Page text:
Chronic fatigue is common, but it’s certainly not normal. It’s common, in that many people experience it on occasion. But a healthy body doesn’t naturally feel worn out — even when dealing with a fairly hectic lifestyle.

In fact, if you’re unsure about the underlying cause of your brain fog or fatigue, you shouldn’t be feeling that way. For example, if you’re working 12 hours a day and your baby or your neighbor’s dog is keeping you up all night, you have a clear reason to be fatigued.

However, if you’re eating healthy foods, remain physically active, get six to eight hours of sleep each night, and you still feel tired or unfocused during the day, something’s wrong. And you most likely have a medical condition that requires evaluation and treatment.

In this blog post, I discuss how to move away from brain fog and fatigue and toward increasing focus, energy, and vitality. You and your doctor need to take it seriously, acknowledge the problem, and work together to identify the root cause(s), with the end result being solutions intended to restore your energy and mental sharpness.

The take-home message here is this: Solutions exist. Stay focused and be persistent until you receive treatment that makes you feel your best.

Where Conventional Medicine Falls Short

If you have read any of my other blog posts, you already know what I think about the conventional medical approach to treating chronic health conditions, including thyroid disease, chronic fatigue, depression, menopause, high blood pressure, and diabetes. Conventional medicine focuses on diagnosing illness and treating its symptoms —typically with medication. It rarely identifies or addresses the root causes of these illnesses. These often include:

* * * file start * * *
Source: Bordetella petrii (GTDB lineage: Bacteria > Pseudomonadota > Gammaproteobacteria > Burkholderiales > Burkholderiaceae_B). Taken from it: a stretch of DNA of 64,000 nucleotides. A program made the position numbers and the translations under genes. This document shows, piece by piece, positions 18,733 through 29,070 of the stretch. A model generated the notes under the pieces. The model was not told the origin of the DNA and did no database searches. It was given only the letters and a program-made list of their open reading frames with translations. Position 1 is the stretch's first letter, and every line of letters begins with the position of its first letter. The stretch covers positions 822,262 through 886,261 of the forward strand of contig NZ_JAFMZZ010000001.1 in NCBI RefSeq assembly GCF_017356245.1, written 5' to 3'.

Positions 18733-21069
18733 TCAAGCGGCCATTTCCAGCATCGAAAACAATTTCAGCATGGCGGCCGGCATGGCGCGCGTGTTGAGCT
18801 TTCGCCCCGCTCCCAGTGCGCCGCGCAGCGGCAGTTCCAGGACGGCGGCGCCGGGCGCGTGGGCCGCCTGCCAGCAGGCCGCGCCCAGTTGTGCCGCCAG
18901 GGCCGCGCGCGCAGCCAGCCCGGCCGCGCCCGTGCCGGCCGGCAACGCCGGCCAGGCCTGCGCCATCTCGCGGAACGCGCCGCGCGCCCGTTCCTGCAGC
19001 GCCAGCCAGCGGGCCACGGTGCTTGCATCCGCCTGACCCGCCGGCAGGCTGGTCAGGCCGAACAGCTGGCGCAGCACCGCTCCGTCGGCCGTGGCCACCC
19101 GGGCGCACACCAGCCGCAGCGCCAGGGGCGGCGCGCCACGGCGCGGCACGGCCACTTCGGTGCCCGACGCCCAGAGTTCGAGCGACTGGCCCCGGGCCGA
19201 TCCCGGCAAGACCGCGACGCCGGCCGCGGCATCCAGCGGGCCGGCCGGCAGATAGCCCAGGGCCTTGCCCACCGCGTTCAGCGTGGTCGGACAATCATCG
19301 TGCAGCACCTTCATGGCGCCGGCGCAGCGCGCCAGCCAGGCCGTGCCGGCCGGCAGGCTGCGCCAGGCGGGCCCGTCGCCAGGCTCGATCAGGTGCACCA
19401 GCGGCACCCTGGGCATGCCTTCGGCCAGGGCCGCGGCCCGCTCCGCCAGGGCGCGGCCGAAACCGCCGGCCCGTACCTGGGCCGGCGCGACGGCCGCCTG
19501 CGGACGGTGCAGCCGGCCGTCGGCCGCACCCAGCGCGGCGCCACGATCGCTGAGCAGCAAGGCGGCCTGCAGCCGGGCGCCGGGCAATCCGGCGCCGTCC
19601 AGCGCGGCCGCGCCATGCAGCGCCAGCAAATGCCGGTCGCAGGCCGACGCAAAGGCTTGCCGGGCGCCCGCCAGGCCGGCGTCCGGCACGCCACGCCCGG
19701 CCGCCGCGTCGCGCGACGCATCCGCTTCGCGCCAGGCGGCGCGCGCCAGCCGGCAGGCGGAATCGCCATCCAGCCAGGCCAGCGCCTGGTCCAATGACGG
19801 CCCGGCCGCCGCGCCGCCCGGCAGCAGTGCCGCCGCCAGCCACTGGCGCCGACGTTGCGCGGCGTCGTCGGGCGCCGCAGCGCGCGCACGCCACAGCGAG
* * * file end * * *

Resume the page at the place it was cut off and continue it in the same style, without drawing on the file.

• Poor nutrition
  • Too much, too little, or the wrong types of exercise
  • Exposure to environmental toxins
  • Poor sleep
  • Leaky gut
  • Other lifestyle and treatment options we have influence over

Imagine entering your doctor’s office and complaining of fatigue or brain fog. Your doctor orders some blood tests and tells you the results show no cause for concern. According to your doctor, you’re perfectly healthy.

Or, you go to see your doctor complaining of fatigue and brain fog, and you’re treated for high blood pressure or high cholesterol, neither resulting in a resolution to your fatigue issues. You have digestive issues, so you’re referred to a gastroenterologist who treats you for acid reflux or irritable bowel disease, but again your fatigue remains untreated. Why is this? Because none of the “solutions” were the main reason you went to the doctor, and the doctor only has a limited amount of time to meet with you and is obligated to provide what they have been led to believe is the standard medical care — “treatment that is accepted by medical experts as a proper treatment for a certain type of disease and that is widely used by healthcare professionals.”

Since cholesterol medication is widely accepted and used, even though you are tired, you received the right care based on your lab results. Everyone except you is satisfied.

Experiences like these can be both frustrating and demeaning — frustrating, because you continue to feel fatigued even after seeking and perhaps receiving treatment, and demeaning because your doctors seem to be ignoring what you’re telling them.

Exploring Root Causes of Fatigue and Brain Fog

Fatigue and brain fog are vague symptoms that practitioners of conventional medicine have difficulty attributing to any of the illnesses they commonly treat. As a result, they often pin down these symptoms to depression, anxiety, chronic fatigue syndrome, fibromyalgia, or other vague diagnoses.